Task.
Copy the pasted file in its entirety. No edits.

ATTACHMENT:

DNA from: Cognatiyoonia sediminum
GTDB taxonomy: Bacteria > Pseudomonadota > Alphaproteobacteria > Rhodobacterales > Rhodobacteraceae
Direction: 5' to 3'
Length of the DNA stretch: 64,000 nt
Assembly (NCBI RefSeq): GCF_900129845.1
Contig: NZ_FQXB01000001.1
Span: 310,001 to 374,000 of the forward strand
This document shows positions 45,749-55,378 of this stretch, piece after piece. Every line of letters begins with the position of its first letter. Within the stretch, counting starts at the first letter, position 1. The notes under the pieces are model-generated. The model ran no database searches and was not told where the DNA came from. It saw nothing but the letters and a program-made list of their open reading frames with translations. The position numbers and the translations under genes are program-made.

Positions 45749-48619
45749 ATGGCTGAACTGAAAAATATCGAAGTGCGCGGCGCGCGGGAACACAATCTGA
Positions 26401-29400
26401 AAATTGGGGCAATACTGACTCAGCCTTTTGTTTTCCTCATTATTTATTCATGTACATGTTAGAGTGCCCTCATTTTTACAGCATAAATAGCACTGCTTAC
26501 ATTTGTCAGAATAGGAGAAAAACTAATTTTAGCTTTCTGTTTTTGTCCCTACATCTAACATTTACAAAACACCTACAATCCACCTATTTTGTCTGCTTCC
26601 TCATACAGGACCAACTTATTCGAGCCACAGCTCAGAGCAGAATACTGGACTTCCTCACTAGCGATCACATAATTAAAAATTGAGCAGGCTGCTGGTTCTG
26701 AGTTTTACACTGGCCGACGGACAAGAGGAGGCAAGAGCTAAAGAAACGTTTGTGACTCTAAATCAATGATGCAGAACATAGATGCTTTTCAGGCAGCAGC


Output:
DNA from: Cognatiyoonia sediminum
GTDB taxonomy: Bacteria > Pseudomonadota > Alphaproteobacteria > Rhodobacterales > Rhodobacteraceae
Direction: 5' to 3'
Length of the DNA stretch: 64,000 nt
Assembly (NCBI RefSeq): GCF_900129845.1
Contig: NZ_FQXB01000001.1
Span: 310,001 to 374,000 of the forward strand
This document shows positions 45,749-55,378 of this stretch, piece after piece. Every line of letters begins with the position of its first letter. Within the stretch, counting starts at the first letter, position 1. The notes under the pieces are model-generated. The model ran no database searches and was not told where the DNA came from. It saw nothing but the letters and a program-made list of their open reading frames with translations. The position numbers and the translations under genes are program-made.

Positions 45749-48619
45749 ATGGCTGAACTGAAAAATATCGAAGTGCGCGGCGCGCGGGAACACAATCTGA
Positions 26401-29400
26401 AAATTGGGGCAATACTGACTCAGCCTTTTGTTTTCCTCATTATTTATTCATGTACATGTTAGAGTGCCCTCATTTTTACAGCATAAATAGCACTGCTTAC
26501 ATTTGTCAGAATAGGAGAAAAACTAATTTTAGCTTTCTGTTTTTGTCCCTACATCTAACATTTACAAAACACCTACAATCCACCTATTTTGTCTGCTTCC
26601 TCATACAGGACCAACTTATTCGAGCCACAGCTCAGAGCAGAATACTGGACTTCCTCACTAGCGATCACATAATTAAAAATTGAGCAGGCTGCTGGTTCTG
26701 AGTTTTACACTGGCCGACGGACAAGAGGAGGCAAGAGCTAAAGAAACGTTTGTGACTCTAAATCAATGATGCAGAACATAGATGCTTTTCAGGCAGCAGC